I agree and I've nominated it for deletion. --Ezeu 20:47, 9 December 2006 (UTC)
Since there is an AfD in progress, I blanked the non-NPOV, unsourced and OR lists (I didn't delete them because of the anti-vandal bots) ... if it's cut down to a stub, then maybe it will stop attracting cruft. -- 04:35, 10 December 2006 (UTC)

Suggestions for improvement[edit]

While the article does a commendable job of trying to address and categorize patternable stereotypes of Black people in media, it could definitely be improved with the introduction of actual examples of black caricatures of blacks from the slavery/post-Reconstruction periods. Examples of such being "Jezebel", "Zip coon", "Mammy", "Pickaninnies", and "Nate". Each of these are caricatures that were parodied and portrayed in various forms of theater (blackface), cartoons (Coal Black and de Sebben Dwarfs), and film (such as characters portayed by actress Hattie McDaniel.

If others approve, I'll start adding my own examples, but any help would definitely be appreciated. King Zeal 14:16, 4 January 2007 (UTC)

Our approval is not required ... without reliable sources for the citations, your examples would violate the official policy of No Original Research and would be immediately reverted ... see Talk:Magical negro for what happened with a similar "list of examples" ... things like that turn into cruft magnets for every reader who "thinks of an example" ... look at the edit history of Magical negro and see how often the same unsourced examples keep having to be deleted. No, it would be a Very Bad Idea to start adding "your own" examples. -- 15:18, 4 January 2007 (UTC)
I suppose that my asking for "approval" was just a formality. I'm not asking that anything unsourced be added. However, my point is that there are simply more substantial and defined examples of ethnic stereotypes that can be presented. For example, Coal Black and de Sebben Dwarfs is a far better example of racial stereotypes than almost anything else. That's all I was trying to say. King Zeal 15:28, 4 January 2007 (UTC)
Please see the version from a month ago with the unsourced list as it was at the time of the AfD, and read the AfD discussion that led to a lot of WP:NOR material being removed (and reverts when people tried to restore it) ... this article has a history as part of a bigger picture. -- 17:43, 4 January 2007 (UTC)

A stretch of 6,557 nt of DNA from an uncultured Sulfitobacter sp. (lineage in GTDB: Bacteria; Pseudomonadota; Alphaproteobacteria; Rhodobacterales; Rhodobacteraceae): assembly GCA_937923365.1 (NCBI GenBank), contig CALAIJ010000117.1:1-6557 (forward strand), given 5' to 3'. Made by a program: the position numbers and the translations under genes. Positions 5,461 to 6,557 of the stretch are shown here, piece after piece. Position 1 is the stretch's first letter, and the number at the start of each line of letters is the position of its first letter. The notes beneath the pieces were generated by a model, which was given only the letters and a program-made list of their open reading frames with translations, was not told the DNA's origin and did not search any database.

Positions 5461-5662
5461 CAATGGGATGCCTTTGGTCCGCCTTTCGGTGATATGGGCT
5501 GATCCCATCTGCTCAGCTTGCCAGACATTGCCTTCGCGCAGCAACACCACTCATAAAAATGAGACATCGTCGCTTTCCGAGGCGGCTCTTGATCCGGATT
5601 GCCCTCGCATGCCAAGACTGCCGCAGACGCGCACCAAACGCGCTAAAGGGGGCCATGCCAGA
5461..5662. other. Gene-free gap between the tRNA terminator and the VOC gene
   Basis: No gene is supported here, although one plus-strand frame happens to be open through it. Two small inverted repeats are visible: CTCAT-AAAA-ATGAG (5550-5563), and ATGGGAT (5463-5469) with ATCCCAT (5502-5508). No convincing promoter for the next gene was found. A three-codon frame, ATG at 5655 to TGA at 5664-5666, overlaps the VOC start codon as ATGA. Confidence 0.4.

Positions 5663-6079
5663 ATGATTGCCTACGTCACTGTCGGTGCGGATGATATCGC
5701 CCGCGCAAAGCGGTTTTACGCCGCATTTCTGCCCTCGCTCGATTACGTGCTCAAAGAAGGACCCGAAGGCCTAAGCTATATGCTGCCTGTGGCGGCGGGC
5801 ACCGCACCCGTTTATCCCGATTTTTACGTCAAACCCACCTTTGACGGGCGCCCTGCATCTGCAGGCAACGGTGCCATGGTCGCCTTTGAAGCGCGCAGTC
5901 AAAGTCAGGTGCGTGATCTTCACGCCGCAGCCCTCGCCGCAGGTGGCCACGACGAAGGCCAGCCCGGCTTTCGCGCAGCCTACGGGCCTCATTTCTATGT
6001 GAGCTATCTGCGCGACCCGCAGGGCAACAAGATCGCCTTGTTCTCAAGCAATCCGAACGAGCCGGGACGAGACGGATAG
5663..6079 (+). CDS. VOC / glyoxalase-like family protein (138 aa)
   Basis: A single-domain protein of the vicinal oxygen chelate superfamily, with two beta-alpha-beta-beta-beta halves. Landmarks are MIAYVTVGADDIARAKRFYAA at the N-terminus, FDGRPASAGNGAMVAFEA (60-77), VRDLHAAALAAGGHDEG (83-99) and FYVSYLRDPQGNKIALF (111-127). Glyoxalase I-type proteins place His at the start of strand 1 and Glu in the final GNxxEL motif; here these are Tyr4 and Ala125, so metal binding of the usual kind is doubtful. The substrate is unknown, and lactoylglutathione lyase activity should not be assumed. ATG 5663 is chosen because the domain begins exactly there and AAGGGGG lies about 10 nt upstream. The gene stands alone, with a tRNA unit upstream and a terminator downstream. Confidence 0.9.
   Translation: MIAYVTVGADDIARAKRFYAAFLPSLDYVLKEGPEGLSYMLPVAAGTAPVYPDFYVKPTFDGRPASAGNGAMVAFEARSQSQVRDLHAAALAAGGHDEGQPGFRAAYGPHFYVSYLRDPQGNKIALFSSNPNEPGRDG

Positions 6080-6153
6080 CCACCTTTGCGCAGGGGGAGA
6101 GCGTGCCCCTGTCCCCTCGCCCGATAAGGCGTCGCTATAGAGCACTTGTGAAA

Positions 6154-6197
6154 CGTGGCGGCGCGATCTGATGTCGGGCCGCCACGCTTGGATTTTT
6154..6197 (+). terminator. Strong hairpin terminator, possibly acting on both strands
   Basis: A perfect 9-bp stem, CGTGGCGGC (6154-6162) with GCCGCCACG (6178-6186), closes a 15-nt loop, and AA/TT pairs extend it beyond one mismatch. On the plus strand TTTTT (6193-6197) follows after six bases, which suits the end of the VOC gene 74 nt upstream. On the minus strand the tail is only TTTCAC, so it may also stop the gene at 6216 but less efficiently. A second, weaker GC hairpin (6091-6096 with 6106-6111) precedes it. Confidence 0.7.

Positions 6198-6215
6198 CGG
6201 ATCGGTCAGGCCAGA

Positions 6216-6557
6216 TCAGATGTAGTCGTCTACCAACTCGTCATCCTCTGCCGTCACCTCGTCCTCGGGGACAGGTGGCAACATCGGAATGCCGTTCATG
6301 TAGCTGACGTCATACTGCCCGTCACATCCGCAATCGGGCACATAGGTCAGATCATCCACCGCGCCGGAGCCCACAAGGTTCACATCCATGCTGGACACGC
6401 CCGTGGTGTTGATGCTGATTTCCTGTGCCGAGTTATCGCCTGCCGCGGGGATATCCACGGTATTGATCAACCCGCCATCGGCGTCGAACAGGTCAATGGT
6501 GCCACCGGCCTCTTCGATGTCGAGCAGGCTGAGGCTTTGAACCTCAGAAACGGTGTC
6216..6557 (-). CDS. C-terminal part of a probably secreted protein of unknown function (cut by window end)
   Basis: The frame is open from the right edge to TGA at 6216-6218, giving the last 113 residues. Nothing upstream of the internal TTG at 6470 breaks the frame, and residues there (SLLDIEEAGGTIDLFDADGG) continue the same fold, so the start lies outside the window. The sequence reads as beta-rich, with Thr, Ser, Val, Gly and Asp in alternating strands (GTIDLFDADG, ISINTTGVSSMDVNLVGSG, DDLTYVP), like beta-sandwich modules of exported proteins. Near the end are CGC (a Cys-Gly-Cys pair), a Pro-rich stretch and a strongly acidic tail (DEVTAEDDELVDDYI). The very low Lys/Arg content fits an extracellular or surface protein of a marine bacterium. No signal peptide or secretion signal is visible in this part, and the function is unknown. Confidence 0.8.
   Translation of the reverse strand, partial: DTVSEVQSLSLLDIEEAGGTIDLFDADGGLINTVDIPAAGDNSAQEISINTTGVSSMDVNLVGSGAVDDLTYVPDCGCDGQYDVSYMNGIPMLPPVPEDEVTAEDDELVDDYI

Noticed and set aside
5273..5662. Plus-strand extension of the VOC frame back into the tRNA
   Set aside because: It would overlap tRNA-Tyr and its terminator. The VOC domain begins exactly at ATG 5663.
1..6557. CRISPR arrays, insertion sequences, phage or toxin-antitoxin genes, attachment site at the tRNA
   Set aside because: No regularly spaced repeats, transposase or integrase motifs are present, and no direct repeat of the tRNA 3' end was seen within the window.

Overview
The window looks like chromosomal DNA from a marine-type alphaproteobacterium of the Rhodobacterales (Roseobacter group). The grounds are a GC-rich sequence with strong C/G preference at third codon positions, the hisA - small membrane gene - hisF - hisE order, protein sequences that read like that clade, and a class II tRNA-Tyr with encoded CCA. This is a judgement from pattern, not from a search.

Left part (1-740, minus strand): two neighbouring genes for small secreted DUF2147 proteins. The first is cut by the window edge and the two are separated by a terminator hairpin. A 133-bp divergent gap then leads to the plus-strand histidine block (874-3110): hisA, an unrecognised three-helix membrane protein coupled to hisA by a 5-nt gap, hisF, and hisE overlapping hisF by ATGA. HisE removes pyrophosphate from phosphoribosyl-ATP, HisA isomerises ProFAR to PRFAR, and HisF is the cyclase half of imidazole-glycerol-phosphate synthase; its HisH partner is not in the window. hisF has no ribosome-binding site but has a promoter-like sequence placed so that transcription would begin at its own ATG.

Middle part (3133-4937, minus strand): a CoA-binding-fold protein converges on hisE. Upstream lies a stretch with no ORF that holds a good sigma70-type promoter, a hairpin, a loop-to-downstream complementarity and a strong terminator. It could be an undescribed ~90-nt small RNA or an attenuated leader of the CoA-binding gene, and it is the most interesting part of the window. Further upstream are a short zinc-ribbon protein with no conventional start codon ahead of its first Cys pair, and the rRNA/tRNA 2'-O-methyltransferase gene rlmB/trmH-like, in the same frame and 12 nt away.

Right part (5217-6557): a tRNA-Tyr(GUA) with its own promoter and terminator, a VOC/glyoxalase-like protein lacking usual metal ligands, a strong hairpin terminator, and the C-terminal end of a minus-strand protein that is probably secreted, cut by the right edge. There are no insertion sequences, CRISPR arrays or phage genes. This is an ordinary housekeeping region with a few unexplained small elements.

Okay, read all that. I don't see how that makes my suggestions any less applicable, if that was your intention. King Zeal 17:58, 4 January 2007 (UTC)

The biggest problem with the "archetypes" section is that the archetypes and their corresponding stereotypes are not explained fully. These are all familiar to people already familiar with the subject (of course), but not enlightening as they stand now. I couldn't even find a delineation of Sambo by going to the Sambo page! Trashbird1240 (talk) 16:52, 16 April 2008 (UTC)

African-American youth are significantly less likely to report using tobacco, alcohol or some illicit drugs than either white or Hispanic young people. The reported incidence of weapon carrying and violent behavior was higher among black female students (11.7% and 38.6% respectively) than white female students (3.6% and 22.3%). Black male students (23.1% and 44.4%) had higher incidence of weapon carrying and violent behavior than white male students (28.6% and 43.2%).[4]

Suggestions:I would like to add that statistically speaking the values for black and white weapons carrying and violent behaviour are the same. If you take in to an account sample error (which is not displayed here), the statistics actually show that the violent behaviour of young male students of either ethnicity are identical. I would suggest that this be reflected in the text. —Preceding unsigned comment added by (talk) 09:52, 14 July 2009 (UTC)


During the AfD discussions for this article, one of the biggest problems was the unsourced, Original Research list of examples ... it was just a cruft-magnet and the source of constant vandalism and reverts ... since it was still being debated, I just used <!-- --> to make a comment out of the lists, because i didn't want to attract the anti-vandal bot, and I thought that it could be deleted later.

Well, it's been restored twice by the simple (uncommented) edit of blanking two lines (thereby not attracting any attenting for a large edit change) ... since it's so easy to restore, I have deleted it completely ... I know that this will not stop someone from restoring it from an earlier version, but if these newbie editors don't bother reading this talk page first, then I doubt that they are smart enough to be able to restore it without damaging intervening edits. — (talk · contribs) 20:39, 7 January 2007 (UTC)

Rename proposal[edit]

I propose the name be changed to Stereotypes of African-Americans and the scope be adjusted to black Americans in the United States. The history of treatment of black people in the United States is not the same as in other Western societies, and the stereotypes cannot be so easily grouped together and defined as one. -Emiellaiendiay 20:57, 27 January 2007 (UTC)

Hm, maybe that's why the article is called Stereotypes of African AMERICANS. If you would like to provide examples of black stereotypes in South America, Canada, and Mexico, please go ahead. (talk) 22:18, 25 February 2011 (UTC)


Topics that should be covered, mentioned, or referenced:

  • Sambo
  • Uncle Tom
  • Blackface and minstrel shows
  • The film Bamboolzed
  • Jim in Mark Twain's Huckleberry Finn
  • Ralph Ellison's Invisible Man
  • Modern hip-hop and "gangsta" culture and associated stereotypes